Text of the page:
By Steve Young
This winter, Snowy Owls from the Arctic have been showing up unusually far south, including in the metro Washington, DC area. This rare kind of bird migration event is called an “irruption.”
Irruptive movements may be driven by weather, breeding success, or prey scarcity up North. Snowies have been seen recently at Dulles, Manassas, and Reagan National Airports, some of the Atlantic beaches, and even in downtown DC. The owls may be attracted to airports and beaches because such places remind them of their native tundra.
Two Snowies have been spotted at Reagan National for several weeks. On January 27, 2014, David Farner organized an informal late-afternoon gathering of ARMN volunteers at Gravelly Point to look for the owls. Both were seen. I arrived at about 5:15 pm and got good looks at one of the owls.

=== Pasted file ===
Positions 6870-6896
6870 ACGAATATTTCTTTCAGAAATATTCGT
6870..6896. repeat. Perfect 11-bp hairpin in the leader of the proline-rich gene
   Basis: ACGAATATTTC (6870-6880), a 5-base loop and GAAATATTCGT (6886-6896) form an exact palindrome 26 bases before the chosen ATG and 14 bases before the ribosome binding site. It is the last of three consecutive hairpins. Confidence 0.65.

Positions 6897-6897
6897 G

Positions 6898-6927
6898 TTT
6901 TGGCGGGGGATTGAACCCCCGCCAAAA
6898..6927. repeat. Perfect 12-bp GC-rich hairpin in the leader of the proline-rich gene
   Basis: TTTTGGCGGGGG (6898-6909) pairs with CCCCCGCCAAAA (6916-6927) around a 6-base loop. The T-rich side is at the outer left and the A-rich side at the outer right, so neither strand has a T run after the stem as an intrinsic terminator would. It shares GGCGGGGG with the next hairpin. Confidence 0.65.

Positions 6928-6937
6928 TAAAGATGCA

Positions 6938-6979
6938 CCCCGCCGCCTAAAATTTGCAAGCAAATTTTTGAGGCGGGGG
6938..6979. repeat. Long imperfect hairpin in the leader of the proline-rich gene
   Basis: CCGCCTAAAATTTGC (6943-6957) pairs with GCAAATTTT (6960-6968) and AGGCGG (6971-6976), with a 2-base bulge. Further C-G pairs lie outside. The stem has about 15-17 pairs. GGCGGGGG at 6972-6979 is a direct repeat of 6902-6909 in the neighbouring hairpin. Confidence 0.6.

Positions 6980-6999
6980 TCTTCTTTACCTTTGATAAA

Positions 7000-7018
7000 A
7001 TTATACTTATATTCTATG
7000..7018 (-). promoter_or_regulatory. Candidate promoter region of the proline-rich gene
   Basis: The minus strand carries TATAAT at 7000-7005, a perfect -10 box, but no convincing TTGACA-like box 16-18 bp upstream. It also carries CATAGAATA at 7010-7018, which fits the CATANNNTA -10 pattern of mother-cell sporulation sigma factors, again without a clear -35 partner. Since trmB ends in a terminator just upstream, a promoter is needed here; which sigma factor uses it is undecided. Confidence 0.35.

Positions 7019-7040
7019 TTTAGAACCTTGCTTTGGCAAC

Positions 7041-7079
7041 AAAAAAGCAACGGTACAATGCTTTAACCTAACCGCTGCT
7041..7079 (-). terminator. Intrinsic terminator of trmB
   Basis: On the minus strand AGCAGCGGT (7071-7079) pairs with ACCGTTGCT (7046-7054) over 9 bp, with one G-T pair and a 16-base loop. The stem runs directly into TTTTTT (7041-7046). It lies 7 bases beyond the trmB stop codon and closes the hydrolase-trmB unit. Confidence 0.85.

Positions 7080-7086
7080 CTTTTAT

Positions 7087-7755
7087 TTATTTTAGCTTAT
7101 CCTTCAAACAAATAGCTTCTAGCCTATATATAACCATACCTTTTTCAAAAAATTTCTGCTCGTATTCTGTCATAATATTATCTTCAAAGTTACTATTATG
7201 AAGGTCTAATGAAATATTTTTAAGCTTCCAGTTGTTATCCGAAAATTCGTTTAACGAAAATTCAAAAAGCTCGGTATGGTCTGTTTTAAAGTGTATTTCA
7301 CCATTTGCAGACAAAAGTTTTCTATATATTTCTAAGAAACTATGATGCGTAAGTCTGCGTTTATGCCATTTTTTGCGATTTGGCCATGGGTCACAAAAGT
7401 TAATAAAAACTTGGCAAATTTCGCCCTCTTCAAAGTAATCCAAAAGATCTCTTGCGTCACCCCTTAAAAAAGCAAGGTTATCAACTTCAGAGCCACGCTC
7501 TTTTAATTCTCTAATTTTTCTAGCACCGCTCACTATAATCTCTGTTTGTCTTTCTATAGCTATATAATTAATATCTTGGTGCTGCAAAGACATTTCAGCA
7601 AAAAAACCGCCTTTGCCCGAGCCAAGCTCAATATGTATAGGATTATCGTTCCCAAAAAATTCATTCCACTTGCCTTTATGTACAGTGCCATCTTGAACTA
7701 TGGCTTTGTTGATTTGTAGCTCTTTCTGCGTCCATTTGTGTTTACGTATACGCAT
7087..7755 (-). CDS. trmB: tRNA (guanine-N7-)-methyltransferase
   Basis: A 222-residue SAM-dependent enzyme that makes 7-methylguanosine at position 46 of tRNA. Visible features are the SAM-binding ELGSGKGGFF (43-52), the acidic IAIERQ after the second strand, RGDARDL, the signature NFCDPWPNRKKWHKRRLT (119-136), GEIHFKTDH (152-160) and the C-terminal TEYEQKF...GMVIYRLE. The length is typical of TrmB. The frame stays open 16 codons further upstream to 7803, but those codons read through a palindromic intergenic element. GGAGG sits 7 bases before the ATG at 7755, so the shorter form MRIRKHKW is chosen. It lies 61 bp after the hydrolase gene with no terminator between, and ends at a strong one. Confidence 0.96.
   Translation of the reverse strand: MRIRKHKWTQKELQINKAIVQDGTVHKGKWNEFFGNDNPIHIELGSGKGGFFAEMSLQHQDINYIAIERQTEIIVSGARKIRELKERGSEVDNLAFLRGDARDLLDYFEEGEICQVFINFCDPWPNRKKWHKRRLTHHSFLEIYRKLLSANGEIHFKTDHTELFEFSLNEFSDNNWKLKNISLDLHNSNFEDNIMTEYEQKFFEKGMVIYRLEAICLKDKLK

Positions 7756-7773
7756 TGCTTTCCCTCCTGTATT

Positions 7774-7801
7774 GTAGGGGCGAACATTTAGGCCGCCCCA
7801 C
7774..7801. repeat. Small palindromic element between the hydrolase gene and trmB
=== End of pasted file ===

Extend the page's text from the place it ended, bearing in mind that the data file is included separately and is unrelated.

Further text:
The photo is a “digiscope,” made when I held my smart phone camera lens to the eyepiece of my spotting scope. This owl appears to be a scofflaw, as it is brazenly ignoring the threatening language on its sign perch. It made an interesting bobbing motion with its head a few times. I thought this might be a territorial display, but it seems it may be a motion made to help the owl discern prey movements.
Snowy owls are special birds, not often seen here, so catch the show if you can!